In systems design there is a rule of thumb known as Gall’s law. It states:
“A complex system that works is invariably found to have evolved from a simple system that worked. A complex system designed from scratch never works and cannot be patched up to make it work. You have to start over with a working simple system.”
— John Gall
Information environments (websites, apps, etc.) are systems, so this law applies. (I’ve seen it in action.) We acknowledge this when we talk about starting with a minimum viable product (MVP).
One of the main challenges teams face in such projects is arriving at agreement at what constitutes the “minimal” feature set. Designers can — and should — help teams clarify the product vision upfront. This helps make the process less painful.
Once a clear vision is agreed upon, the designer’s role shifts to defender of the vision. This is necessary because there will always be forces pulling things away from the minimal feature set — often for valid reasons.
When the product is real and can be tested, it can (and should) evolve towards something more complex. But baking complexity into the first release is a costly mistake. (Note I didn’t say it “can be”. It’s guaranteed.)
The products and services you design should address the needs of your organization and of society as a whole. As a designer of information environments, you need to think beyond the user interface to the underlying structures that bring order and coherence to the artifacts people interact with.
This half-day workshop teaches tools to help visualize product strategy, and translate that strategy to an information architecture to produce products and services that address the real needs of people and organizations.
The workshop is structured in three parts divided by two hands-on exercises. However, this is not a rigid structure: The workshop is set up to be a conversation focused the attendees’ interests.
There are no slides; instead, I lead participants through a series of ideas and concepts by drawing diagrams live using an iPad Pro. This format is more engaging and interactive than traditional slides.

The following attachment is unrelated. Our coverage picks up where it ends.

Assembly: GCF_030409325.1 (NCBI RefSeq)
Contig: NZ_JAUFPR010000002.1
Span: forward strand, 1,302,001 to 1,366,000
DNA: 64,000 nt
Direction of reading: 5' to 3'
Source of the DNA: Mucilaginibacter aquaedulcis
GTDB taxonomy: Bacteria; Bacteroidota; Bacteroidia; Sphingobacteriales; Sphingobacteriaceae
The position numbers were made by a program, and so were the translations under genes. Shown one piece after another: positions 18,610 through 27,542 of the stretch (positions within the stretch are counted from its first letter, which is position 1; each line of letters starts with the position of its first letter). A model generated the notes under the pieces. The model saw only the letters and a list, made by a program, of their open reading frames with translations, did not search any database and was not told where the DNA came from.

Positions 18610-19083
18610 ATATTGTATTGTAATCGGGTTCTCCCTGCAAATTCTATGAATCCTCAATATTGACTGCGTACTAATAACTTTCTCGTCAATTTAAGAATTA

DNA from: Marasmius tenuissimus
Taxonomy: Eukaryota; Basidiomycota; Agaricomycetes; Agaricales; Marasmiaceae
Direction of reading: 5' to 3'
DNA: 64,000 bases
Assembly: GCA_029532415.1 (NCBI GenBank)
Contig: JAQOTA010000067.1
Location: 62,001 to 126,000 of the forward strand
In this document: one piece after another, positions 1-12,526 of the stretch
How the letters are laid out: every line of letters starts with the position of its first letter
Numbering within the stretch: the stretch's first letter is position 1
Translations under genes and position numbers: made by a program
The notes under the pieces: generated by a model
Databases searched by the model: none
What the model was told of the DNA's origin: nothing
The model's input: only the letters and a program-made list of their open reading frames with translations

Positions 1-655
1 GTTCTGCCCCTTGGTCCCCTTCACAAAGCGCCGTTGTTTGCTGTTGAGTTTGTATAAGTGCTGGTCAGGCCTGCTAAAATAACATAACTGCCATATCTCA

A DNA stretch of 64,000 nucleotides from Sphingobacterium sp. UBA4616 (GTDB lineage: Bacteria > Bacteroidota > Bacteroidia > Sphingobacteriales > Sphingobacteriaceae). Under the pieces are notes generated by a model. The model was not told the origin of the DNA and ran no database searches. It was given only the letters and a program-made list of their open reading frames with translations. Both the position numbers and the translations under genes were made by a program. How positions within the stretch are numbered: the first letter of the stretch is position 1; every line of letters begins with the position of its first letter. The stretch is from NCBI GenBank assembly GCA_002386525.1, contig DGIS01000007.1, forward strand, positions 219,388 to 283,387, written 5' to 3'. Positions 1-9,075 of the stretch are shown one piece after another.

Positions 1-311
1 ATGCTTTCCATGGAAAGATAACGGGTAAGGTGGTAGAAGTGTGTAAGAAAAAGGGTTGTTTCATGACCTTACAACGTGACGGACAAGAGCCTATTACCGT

By participating in the workshop,
You’ll learn how to visualize product strategy and to connect it to purpose
You’ll learn how to bridge that strategy to semantic structures that inform coherent UIs
You’ll learn how pace layering can help you create information environments that better stand the test of time
You’ll get an overview of conceptual modeling as a tool for designing better information environments
I’ve given versions of this workshop at Euro IA 2016 (Amsterdam), the Italian IA Summit 2016 (Rome), and plan to do so at the IA Summit 2017 (Vancouver).
If you design software, you need to know about placemaking. Why? Because the websites and apps you design will create the contexts in which people shop, bank, learn, gossip with their friends, store their photos, etc. While people will experience these things primarily through screens in phones, tablets, and computers, they actually perceive them as places they go to to do particular things.
Your users need to be able to make sense of these information environments so they can get around in them and find and do the things they came for, just as they do with physical environments such as towns and buildings. People need to form accurate mental models of these environments if they are to use them skillfully.
As a discipline, software user interface design has only been around for about sixty years. However, we’ve been designing places for much longer. There’s much we can learn from architecture and urban design to help us create more effective apps and websites. This article is a short case study in the design of a particular physical environment that has valuable lessons for those of us who design information environments: Disneyland.
To start with, as a designed place, Disneyland is unarguably successful. Since its opening in 1955, it has received over 650 million visitors and has become a cultural touchstone. (And it’s not even most popular of Disney’s “castle” parks!)
Disneyland is also a large-scale environment (smaller than a town, but larger than a building) that has been carefully designed and managed by a single entity — the Walt Disney Company — for over sixty years. This allows us to examine the evolution of major placemaking principles in a very crisp way over a long period of time.